Yes, God created us with an immensely strong desire experience life and we naturally grieve losing all we have known, all we’ve seen, heard, touched, tasted, and experienced. Of course we grieve being separated if even temporarily from those we love and cherish. We grieve the loss of physical and emotional comfort, the joy of being strong and being able to choose the many options the menu of life offers.

And yet our truly one great hope is in achieving the prize of our highest dreams, to graduate to heaven, our forever home of peace and joy.

It’s in embracing this choice of learning to die that we truly learn to live well.

*Footnote: I speak here of the transition from death to a wonderful and eternal life of “no more sorrow and no more pain that is freely offered by Jesus to any who follow him. There is, we are clearly told in God’s Word, the BIble, another death that leads to eternal pain and suffering and the lonely and forever separation from God and everyone we ever loved. Jesus says the choice is ours. “I am the way the truth and the life. No one comes to the Father except through me. I Am the resurrection and the life.” While I respect the right of each person to make their own choice, I sincerely invite you to give Jesus a chance to be real in your life.

Choose well, my friend. Choose Jesus.

My Pledge


When I was young, we began each school day by standing up straight with right hand over our hearts, and eyes fixed on our country’s flag, proclaiming together,

“I pledge allegiance to the Flag of the United States of America, and to the Republic for which it stands, one Nation under God, indivisible, with liberty and justice for all.”

More than a mere ritual, this pledge has profound meaning that brings us together. It is a quick and to the point affirmation of who we are and our chosen loyalties:

“I pledge allegiance…” – I, an individual responsible for making informed choices, take a stand and make this solemn life oath.

“to the flag…” – The emblem of freedom, whose broad stripes and bright stars represent the commitment and sacrifice needed to preserve it.

“of the United States of America…” – United, not divided, separate in autonomy but bound together in common benefit of its citizens.

“and to the Republic for which it stands…” – A sovereign country which gives power to duly elected officials to represent the people according to the law which is based on the country’s constitution.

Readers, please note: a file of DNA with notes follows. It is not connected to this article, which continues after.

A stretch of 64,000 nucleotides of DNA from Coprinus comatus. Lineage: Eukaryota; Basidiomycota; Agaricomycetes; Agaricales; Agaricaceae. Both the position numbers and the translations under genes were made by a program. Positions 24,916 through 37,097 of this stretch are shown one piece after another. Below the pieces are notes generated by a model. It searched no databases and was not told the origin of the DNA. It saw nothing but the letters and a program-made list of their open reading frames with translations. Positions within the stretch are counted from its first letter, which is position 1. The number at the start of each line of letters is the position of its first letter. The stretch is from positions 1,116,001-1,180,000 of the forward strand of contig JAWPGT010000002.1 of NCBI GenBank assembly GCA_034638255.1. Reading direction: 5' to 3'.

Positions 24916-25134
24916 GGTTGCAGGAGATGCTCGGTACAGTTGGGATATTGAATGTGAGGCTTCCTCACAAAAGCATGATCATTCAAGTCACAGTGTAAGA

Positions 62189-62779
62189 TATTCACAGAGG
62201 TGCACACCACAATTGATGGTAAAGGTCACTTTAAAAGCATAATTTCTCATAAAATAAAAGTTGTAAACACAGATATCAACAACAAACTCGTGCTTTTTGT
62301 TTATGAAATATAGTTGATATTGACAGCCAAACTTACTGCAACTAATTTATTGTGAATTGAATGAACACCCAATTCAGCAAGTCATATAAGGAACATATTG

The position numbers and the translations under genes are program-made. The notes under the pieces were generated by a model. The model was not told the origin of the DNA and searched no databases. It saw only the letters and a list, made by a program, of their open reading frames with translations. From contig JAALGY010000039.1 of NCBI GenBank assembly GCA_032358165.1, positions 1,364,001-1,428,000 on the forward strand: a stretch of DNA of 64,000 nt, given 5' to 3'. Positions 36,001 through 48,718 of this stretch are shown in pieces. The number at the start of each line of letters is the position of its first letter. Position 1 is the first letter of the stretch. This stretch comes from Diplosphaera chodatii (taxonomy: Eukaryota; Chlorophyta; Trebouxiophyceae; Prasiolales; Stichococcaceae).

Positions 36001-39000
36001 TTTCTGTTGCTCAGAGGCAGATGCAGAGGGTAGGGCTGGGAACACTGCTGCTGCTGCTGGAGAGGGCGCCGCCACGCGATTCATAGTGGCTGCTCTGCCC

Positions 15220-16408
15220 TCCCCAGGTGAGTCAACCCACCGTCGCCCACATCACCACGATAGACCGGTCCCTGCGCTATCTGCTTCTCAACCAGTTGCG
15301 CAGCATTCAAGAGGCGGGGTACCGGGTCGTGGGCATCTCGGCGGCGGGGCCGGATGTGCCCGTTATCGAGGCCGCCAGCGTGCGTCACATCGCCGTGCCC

“one nation under God…” – A nation of people, if not submitted to the absolute authority of God in it’s legislation, justice, and executive oversight, would become simply and tragically, “One nation gone under.”

“indivisible, with liberty and justice for all.” – Indivisible even in consideration of diverse heritages and personal preferences, where all lives matter precisely because of the overriding protection of liberty and justice for all people.

Our present version of The Pledge was passed by congress on Flag Day, June 14, 1954, and introduced to the nation by President Eisenhower who then stated,

“From this day forward, the millions of our school children will daily proclaim in every city and town, every village and rural school house, the dedication of our nation and our people to the Almighty…. In this way we are reaffirming the transcendence of religious faith in America’s heritage and future; in this way we shall constantly strengthen those spiritual weapons which forever will be our country’s most powerful resource, in peace or in war.”

It seems the Pledge of Allegiance has fallen out of favor in recent years, challenged on many fronts by groups who want to remove the reference to God or the idea of a unified oath by such a diverse population. But as recently as last year, New Jersey Superior Court Judge David F. Bauman ruled that “…the Pledge of Allegiance does not violate the rights of those who don’t believe in God and does not have to be removed from the patriotic message.” he added, “As a matter of historical tradition, the words ‘under God’ can no more be expunged from the national consciousness than the words ‘In God We Trust’ from every coin in the land, than the words ‘so help me God’ from every presidential oath since 1789, or than the prayer that has opened every congressional session of legislative business since 1787.”

I suppose the fight to remove the focus on God from the pledge will continue, just as there will also always be a remnant who will hold faithful to it regardless of future legislation. And so likewise might our religious rights, though guaranteed by our founding fathers, come under increasing attack.

I wonder what would happen if millions of Christians would begin each day with a solemn pledge of allegiance, not just to country, but to their one and only living God. Imagine a land where we put differences aside and unite together as one to proclaim God’s greatness and goodness and sovereignty.

What would happen if just you and I not only pledge allegiance but actually surrender everything to God each morning and throughout the day, submitting even our goals and ambitions to his will, not our own? What if we stood up, committed to walked a straight path each day, with hearts and eyes and agendas fixed firmly on Jesus, the Author of our faith, anticipating his very next prompting in our lives? Can you imagine the transformation that would come from such devotion? Can you picture a day surrendered to such a pledge?